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December 28, 2010

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Vicki

Lilliputians would have problems walking as well, with their low weight and short legs. Bodies are in circular motion as they walk. Imagine that your leg is a spoke on a wheel, and your foot is the axle. you plant your foot and your hip moves in an arc from behind your foot to in front of it, where your other foot gets planted and you repeat the motion. It's not awfully hard to calculate maximum walking speed, and it is given by sqrt(gr) where g is the acceleration of gravity and r is the length of the leg. If you want to go faster than this, you'll break into a run; there's a limit to how fast you can walk.

The average human leg is 0.7 m long which means that the average Lilliputian leg is 0.06 m long (that's rounded), and his maximum walking speed is 0.76 m/s or 1.7 mph. Remember, this is walking as fast as he possibly can, not just at a brisk pace. Because of his low weight and short legs, our Lilliputian would probably end up running everywhere (like mice do) or hopping like many small birds. The astronauts on the moon hopped and jumped from place to place because their maximum walking speed (due to low lunar gravity) was about 1 m/s, which was much too slow to get anywhere. But their muscular strength was such that they could jump dramatically longer distances than they could on Earth, much like Gulliver's little friends!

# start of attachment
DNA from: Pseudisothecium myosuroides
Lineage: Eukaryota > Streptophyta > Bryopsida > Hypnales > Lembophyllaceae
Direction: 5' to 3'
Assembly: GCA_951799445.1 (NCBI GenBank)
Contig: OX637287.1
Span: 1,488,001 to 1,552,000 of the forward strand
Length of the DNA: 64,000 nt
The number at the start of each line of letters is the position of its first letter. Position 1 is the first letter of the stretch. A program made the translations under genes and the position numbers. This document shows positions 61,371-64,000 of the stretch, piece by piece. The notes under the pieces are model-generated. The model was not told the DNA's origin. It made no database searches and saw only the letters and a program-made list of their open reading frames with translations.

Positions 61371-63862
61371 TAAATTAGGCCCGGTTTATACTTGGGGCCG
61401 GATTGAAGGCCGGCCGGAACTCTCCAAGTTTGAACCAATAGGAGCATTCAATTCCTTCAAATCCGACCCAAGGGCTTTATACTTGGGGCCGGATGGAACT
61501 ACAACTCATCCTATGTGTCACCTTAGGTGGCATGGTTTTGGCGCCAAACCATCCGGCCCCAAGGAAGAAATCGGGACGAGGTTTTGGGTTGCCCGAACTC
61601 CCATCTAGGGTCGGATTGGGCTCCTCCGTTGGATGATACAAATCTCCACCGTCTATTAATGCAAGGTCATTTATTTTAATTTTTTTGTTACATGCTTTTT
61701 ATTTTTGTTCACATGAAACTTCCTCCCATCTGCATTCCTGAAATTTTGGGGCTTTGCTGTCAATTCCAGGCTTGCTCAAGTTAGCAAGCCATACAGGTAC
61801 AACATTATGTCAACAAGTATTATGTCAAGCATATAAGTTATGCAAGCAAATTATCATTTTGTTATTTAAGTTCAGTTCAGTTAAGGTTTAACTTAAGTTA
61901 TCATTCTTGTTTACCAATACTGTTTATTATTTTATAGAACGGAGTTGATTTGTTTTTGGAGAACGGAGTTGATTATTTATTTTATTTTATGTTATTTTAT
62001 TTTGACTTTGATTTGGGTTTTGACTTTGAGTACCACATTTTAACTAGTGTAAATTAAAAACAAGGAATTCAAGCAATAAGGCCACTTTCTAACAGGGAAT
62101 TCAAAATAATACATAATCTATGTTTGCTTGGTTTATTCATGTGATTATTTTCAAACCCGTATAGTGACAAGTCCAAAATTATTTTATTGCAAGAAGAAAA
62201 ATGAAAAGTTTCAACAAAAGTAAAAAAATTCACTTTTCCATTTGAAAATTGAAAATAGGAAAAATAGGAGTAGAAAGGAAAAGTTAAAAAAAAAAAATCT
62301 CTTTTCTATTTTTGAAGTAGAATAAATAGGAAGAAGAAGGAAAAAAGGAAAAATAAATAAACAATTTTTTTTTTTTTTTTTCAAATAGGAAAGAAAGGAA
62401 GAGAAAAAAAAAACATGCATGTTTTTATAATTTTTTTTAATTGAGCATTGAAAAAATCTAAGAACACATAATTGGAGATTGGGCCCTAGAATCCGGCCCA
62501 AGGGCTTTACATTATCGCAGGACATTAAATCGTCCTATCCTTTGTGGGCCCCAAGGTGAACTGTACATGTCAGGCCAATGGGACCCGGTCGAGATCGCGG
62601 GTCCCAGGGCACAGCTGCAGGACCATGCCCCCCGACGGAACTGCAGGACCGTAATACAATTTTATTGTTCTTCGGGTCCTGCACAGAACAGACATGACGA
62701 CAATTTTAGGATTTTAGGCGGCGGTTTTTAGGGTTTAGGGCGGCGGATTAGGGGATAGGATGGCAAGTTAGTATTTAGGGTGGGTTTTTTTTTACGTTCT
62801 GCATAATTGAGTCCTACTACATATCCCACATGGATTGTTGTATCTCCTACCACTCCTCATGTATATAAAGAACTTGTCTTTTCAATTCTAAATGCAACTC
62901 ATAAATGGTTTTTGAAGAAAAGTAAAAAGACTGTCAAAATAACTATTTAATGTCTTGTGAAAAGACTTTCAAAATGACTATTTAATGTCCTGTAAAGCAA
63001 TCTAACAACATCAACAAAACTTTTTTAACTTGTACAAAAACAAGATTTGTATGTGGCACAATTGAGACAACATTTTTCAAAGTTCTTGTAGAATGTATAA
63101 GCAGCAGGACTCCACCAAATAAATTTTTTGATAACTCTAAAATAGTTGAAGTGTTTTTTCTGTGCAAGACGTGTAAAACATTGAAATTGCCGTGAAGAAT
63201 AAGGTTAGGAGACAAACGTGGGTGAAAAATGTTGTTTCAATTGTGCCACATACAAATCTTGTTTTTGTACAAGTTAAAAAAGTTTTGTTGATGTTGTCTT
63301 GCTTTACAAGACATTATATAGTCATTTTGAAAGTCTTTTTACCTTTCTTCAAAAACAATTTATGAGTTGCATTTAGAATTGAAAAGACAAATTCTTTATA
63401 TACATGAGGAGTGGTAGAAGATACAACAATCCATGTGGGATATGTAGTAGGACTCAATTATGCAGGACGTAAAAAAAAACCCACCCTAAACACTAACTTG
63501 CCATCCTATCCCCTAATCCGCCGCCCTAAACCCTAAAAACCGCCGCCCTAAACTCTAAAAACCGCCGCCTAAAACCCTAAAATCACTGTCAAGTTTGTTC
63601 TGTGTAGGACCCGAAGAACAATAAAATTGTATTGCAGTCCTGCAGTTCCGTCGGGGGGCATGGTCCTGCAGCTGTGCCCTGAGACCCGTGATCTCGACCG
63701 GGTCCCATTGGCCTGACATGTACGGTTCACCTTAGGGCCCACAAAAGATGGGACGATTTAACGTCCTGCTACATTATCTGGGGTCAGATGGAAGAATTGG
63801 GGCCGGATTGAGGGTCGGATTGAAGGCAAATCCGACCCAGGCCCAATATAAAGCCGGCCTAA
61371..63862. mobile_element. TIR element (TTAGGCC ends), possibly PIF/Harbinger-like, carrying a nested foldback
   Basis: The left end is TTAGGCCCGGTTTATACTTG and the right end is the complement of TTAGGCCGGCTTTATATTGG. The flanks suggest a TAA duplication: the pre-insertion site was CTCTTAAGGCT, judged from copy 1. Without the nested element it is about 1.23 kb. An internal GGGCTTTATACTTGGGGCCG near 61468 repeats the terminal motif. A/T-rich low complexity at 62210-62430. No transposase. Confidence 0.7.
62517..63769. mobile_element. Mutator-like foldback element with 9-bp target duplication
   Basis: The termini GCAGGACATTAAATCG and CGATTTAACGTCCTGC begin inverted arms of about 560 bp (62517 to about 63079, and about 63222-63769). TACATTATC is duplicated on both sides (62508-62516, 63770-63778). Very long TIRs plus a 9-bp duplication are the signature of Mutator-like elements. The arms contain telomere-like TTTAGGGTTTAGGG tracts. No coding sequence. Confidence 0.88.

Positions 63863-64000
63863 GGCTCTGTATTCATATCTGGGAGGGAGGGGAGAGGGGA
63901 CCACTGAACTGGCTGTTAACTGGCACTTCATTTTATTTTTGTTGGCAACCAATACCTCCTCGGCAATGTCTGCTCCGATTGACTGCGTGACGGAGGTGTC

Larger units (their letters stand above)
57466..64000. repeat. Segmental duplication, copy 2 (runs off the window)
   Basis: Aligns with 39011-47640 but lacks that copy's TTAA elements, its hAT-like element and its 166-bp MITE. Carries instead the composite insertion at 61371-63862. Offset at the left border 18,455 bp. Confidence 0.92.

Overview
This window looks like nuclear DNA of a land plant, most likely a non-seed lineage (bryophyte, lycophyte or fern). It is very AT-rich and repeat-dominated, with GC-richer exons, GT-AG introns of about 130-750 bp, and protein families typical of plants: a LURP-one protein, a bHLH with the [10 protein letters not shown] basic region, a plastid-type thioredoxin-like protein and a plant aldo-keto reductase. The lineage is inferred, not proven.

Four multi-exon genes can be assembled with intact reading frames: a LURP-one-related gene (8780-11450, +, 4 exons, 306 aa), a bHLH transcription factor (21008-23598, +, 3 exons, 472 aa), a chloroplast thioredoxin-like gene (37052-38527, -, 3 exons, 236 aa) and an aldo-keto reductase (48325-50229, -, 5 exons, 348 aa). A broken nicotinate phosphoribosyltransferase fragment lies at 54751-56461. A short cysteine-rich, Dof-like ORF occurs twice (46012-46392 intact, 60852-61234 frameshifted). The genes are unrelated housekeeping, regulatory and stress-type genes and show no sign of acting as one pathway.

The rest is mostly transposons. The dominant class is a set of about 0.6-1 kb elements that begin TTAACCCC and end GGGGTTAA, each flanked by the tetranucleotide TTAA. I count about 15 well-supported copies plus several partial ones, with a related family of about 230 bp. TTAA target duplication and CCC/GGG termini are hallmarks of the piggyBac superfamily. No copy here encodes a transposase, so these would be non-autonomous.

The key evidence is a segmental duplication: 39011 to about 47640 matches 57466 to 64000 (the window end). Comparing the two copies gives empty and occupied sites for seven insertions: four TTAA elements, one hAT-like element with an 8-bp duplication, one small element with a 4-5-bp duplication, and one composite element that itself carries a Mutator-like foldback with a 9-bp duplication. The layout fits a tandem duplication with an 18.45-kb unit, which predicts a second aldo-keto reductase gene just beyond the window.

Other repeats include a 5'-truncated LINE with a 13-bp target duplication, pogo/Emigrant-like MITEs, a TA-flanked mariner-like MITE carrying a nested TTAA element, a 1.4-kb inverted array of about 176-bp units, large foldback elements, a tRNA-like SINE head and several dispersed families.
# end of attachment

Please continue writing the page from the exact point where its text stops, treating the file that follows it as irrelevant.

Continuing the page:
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  • Diane A. Kelly
    Diane Kelly is a Senior Research Fellow at the University of Massachusetts, Amherst, where she studies the neural wiring and mechanical engineering of reproductive systems.
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    Jim Cambias writes science fiction and designs games in the lonely wilderness of Western Massachusetts.

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